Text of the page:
In our work at The ALS Association’s National Office and Chapters, we all encounter a variety of situations involving persons with ALS and their families. The goals of this document are to:
- Familiarize staff and volunteers with the terms “vulnerable adult” and “abuse”
- Alert chapters that certain employees may be required to report suspected abuse to their state agency
- Provide guidance on how to make a report of suspected abuse
The term “vulnerable adult” generally refers to an adult who, because of disability, medical condition, communication impairment, or advanced age, has difficulty expressing or acting on his or her own wishes. Abuse generally refers to the misuse of power that can cause physical and/or emotional harm to an individual. Abuse can be of a physical, verbal, sexual or financial nature. Abuse may also take the form of neglect or abandonment.
The definitions of the various types of abuse are: (note: different states have varying definitions)
- Physical abuse: Violence that causes pain or injury.
- Verbal abuse: Communication that is perceived as being exploitive, demeaning, insulting, derogatory or humiliating.
- Sexual abuse: Unwanted sexual touching or behavior without consent.
- Financial abuse: The theft or misuse of a person’s property, money, possessions or benefits.
- Neglect: The failure to provide care or attention to the point where a person’s health or safety is concerned.
Depending on the state in which you are employed, there are certain professional designations that are required by the state to report suspected abuse/neglect. These professionals are called “mandated reporters.” In the state of California, for example, those considered mandated reporters include, but are not limited to, licensed physicians, nurses and social workers, as well as individuals responsible for direct care (activities of daily living), and those who supervise individuals responsible for direct care. These professionals, by nature of their training and licensure, are likely aware of their obligation to report. However, if there is any question about who the mandated reporters are at your chapter, it is recommended that you contact your state’s Adult Protective Services (APS) program for guidance.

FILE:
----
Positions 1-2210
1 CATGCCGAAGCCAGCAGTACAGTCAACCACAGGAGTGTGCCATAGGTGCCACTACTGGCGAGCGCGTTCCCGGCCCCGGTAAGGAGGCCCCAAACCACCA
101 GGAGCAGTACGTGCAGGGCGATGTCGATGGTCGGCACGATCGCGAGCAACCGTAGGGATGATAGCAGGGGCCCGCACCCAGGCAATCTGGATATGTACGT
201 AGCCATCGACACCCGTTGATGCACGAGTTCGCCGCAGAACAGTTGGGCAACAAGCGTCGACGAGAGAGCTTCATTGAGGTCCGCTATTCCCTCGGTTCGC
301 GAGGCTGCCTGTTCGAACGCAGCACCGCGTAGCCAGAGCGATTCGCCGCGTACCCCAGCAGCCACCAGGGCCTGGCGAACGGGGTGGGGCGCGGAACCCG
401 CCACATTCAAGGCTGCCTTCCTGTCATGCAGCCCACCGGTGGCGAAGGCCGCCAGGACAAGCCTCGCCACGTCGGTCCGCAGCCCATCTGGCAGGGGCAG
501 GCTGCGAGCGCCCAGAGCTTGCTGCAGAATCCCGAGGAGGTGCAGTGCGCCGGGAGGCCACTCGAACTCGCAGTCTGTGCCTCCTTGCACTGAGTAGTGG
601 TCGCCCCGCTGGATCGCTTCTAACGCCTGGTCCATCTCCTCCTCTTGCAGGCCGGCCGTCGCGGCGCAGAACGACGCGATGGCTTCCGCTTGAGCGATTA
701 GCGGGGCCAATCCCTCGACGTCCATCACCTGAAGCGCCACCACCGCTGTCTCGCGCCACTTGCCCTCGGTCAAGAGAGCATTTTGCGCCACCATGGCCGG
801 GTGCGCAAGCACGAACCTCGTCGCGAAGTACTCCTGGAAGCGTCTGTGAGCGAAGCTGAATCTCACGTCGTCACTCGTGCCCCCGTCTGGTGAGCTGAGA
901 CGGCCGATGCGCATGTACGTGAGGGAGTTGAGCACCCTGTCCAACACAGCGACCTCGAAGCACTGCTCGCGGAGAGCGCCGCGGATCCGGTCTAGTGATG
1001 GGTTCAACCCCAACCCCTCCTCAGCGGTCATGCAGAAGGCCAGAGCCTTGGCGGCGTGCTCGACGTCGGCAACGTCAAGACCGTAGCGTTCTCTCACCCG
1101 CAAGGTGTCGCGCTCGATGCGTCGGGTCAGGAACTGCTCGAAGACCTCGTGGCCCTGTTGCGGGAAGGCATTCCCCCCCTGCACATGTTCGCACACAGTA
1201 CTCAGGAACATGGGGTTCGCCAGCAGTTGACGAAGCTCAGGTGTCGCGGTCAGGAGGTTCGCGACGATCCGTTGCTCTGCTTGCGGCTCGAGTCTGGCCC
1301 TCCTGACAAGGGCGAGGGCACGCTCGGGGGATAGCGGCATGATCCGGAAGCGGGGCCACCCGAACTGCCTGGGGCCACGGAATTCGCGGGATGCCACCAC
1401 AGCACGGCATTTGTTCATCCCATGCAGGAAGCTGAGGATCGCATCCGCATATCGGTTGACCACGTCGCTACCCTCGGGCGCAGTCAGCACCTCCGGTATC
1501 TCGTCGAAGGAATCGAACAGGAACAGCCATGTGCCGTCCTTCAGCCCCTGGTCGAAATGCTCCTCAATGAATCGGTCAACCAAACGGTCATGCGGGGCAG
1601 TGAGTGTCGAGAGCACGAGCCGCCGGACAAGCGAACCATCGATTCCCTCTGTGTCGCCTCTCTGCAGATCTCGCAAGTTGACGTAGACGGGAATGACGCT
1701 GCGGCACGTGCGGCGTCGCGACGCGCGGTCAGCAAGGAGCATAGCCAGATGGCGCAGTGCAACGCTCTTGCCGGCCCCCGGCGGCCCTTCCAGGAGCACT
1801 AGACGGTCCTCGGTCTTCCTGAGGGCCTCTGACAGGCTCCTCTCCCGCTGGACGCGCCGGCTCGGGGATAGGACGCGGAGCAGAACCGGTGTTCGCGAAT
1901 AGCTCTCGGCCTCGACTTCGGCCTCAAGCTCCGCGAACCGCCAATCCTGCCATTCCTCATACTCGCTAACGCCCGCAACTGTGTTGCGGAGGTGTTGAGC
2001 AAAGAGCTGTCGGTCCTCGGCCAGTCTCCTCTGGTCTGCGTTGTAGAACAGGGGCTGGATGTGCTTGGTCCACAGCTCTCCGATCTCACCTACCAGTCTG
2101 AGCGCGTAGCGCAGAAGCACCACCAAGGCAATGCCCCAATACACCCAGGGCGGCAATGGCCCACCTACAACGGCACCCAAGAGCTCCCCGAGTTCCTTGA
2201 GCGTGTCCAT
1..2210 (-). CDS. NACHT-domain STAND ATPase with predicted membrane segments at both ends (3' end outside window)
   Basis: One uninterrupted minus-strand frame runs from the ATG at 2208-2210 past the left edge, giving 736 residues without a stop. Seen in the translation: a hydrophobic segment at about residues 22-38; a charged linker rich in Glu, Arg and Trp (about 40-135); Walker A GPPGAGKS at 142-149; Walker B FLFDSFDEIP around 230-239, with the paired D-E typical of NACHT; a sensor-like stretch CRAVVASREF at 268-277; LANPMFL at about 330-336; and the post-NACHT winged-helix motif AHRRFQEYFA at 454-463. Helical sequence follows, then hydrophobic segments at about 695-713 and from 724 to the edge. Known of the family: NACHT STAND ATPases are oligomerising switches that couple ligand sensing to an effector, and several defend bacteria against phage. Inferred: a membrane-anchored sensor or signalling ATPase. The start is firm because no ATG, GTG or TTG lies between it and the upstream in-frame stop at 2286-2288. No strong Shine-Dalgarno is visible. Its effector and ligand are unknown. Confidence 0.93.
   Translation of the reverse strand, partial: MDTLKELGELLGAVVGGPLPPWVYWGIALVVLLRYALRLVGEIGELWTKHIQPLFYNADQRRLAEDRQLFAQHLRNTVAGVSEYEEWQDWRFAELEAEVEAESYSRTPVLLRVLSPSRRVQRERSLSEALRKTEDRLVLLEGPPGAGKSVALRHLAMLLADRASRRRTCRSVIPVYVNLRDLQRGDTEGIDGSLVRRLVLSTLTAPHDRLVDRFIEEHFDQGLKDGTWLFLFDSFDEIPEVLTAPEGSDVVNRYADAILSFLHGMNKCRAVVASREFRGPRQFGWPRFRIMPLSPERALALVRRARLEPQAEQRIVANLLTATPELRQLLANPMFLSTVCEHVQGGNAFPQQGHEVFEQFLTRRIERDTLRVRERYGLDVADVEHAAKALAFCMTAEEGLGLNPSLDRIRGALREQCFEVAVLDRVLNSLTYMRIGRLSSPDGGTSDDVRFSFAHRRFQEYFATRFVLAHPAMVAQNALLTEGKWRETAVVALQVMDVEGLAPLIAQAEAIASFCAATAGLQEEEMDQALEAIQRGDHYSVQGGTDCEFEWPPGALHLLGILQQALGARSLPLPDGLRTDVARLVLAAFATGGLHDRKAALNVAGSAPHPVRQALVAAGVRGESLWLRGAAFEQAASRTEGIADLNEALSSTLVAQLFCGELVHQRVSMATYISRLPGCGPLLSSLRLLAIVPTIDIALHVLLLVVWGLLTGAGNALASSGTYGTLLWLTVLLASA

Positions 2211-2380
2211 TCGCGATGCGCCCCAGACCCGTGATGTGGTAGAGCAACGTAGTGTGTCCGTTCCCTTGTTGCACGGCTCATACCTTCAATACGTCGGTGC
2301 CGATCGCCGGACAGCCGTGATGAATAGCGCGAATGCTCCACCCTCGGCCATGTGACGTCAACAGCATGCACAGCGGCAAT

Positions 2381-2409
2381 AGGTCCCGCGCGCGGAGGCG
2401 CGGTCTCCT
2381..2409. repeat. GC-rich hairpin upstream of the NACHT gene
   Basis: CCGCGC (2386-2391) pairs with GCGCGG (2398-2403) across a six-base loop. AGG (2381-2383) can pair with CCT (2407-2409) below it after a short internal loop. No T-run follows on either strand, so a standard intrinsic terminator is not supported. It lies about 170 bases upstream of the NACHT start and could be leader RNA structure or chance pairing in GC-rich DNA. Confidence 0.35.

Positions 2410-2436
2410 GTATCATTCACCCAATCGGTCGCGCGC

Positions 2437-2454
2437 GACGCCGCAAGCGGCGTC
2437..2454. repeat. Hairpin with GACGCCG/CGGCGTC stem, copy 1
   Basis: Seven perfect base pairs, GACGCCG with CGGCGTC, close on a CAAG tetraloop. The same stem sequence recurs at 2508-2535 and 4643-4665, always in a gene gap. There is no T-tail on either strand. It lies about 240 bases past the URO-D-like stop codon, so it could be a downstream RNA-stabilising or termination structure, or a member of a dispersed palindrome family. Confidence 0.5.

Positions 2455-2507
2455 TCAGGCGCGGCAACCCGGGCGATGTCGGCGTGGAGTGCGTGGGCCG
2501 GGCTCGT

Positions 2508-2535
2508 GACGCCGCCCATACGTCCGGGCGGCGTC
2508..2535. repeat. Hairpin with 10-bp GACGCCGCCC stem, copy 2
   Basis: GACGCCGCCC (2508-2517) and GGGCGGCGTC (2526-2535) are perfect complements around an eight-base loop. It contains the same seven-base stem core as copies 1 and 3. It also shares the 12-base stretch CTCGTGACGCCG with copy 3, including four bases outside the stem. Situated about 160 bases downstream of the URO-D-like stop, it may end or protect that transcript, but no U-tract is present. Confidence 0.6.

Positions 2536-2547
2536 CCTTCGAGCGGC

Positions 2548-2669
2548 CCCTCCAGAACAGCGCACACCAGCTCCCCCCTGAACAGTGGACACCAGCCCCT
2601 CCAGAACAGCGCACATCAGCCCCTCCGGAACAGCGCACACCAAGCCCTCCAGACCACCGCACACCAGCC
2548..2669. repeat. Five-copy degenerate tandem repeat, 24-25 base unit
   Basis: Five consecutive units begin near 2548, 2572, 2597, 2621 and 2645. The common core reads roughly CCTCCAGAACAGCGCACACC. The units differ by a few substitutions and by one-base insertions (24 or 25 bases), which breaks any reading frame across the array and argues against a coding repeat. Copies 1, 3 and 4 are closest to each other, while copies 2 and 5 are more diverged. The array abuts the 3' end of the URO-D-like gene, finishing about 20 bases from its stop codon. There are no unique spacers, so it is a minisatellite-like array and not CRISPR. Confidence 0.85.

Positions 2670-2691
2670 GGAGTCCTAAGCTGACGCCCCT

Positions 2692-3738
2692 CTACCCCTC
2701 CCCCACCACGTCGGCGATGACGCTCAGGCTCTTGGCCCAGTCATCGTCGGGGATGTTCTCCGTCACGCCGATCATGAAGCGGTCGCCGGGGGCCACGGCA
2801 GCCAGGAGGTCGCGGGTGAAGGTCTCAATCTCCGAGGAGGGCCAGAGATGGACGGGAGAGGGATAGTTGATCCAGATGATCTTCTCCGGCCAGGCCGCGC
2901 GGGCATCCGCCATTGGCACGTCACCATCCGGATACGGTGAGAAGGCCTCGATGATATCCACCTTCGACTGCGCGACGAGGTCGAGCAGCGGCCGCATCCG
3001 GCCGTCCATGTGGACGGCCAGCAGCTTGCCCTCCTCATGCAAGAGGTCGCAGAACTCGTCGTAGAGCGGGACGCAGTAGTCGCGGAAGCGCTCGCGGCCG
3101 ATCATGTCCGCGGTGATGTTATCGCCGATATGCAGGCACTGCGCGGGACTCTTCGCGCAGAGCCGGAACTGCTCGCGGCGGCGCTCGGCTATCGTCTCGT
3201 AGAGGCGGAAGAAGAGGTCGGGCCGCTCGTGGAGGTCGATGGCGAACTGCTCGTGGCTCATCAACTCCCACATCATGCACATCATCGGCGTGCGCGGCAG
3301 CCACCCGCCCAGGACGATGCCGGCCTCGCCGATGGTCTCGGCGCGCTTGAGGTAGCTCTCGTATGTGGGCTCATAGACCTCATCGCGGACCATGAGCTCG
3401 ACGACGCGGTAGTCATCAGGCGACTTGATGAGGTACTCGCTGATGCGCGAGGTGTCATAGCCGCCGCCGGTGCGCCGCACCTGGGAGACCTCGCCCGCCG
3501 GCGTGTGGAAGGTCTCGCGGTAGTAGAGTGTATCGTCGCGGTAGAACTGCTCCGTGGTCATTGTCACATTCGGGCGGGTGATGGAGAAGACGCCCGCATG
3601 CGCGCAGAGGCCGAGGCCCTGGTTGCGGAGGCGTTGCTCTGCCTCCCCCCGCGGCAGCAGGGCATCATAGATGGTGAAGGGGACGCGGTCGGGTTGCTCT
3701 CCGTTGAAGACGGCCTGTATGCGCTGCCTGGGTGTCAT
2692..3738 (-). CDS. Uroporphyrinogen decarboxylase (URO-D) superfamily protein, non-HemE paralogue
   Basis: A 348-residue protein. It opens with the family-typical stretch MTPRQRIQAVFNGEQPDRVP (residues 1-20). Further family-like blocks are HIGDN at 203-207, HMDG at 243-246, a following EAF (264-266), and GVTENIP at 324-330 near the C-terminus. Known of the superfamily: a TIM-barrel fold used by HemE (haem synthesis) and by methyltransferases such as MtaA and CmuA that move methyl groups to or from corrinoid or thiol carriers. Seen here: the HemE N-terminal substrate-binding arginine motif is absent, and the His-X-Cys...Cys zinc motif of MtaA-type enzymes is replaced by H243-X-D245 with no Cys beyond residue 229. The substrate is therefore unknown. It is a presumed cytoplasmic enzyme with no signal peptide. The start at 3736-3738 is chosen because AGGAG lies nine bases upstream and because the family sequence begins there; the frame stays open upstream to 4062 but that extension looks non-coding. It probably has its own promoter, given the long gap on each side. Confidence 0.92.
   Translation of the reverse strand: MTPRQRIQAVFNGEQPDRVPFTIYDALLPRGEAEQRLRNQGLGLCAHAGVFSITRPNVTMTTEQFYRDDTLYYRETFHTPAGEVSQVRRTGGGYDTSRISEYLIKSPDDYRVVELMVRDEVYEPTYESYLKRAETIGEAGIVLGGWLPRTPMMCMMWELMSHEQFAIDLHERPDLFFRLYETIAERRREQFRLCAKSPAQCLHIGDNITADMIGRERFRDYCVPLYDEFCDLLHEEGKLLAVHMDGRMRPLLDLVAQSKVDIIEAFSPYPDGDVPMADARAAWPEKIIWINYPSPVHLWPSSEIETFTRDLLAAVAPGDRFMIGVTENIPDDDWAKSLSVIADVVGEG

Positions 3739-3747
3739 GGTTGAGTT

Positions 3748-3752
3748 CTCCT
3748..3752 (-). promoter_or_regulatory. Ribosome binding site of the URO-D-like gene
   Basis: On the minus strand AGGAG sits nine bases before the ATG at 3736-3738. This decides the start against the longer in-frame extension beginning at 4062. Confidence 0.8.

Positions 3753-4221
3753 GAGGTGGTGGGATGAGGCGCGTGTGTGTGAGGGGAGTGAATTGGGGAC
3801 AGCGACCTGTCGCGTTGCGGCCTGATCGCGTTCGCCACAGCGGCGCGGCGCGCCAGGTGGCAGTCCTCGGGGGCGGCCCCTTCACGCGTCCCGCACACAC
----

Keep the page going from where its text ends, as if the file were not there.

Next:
For a listing of state APS program contacts, you can go to the National Center on Elder Abuse website at http://www.ncea.aoa.gov/Stop_Abuse/Get_Help/State/index.aspx. On this web site, you will find toll-free numbers of state services. Once connected to your state adult protective service, you will be able to file a report of suspected abuse, often times by completing a downloadable application. All information is kept confidential.
In certain states, the law can prosecute a mandated reporter who fails to report suspected abuse. Therefore, it is strongly recommended that each chapter obtain a copy of its state Adult Protective Services statutes and review the reporting responsibilities with their current employees, as well as new employees at the time of hire.
Those who are not considered mandated reporters are nevertheless encouraged to make a report of any suspected abuse or neglect. Because it is not unusual to have questions about whether a particular situation is reportable, you can check with your local APS office to inquire about whom in your state may be available to discuss questionable scenarios. The Patient Services Directors are available to help you deal with these challenging situations.
Your chapter should contact the state APS office in advance to discuss the following questions:
- What constitutes abuse in your state?
- How are victims of abuse categorized and defined in your state?
- Who is required to report suspected abuse in your state?
- Where and how does one report suspected abuse in your state?
Your chapter might also consider the following ways to address this issue:
- Include a section in the chapter’s personnel policy manual that addresses the answers to the above questions
- Include reporting responsibilities in chapter job description
- Inquire with your local ALS Association Certified Center or ALS Clinic about how they have chosen to address the issue in their facility
Whether individuals who make a report of suspected abuse can do so anonymously varies from state procedures in your state. Depending on the circumstances, and your relationship with the person with ALS or their family members, you may decide to inform them of your decision to make a report of suspected abuse or neglect. Regardless, it is important to be prepared for the fact that, while it may be necessary, proceeding with such an intervention will change the dynamic of the situation, and possibly your relationship with the persons involved.
Raising our awareness of the issues of vulnerable adults and abuse, as well as the appropriate reporting protocols, enhances the care and services we provide to the people we serve. If you would like to discuss a matter involving the well-being and safety of a person with ALS and their family members, ways to obtain more information in your state, or any other questions, feel free to contact the Patient Services Department at 800-782-4747 or [email protected].
Disclaimer: The material contained herein is provided for informational purposes only, and should not be construed as medical or legal advice on any subject matter.
No recipients of content from The ALS Association should act or refrain from acting on the basis of any content provided without seeking the appropriate medical or legal professional advice on the particular facts and circumstances at issue from a physician, attorney, or other licensed professional in the recipient’s state.
The information contained on this web site is protected by copyright and may not be published, broadcast or otherwise distributed without the prior written authorization of The ALS Association.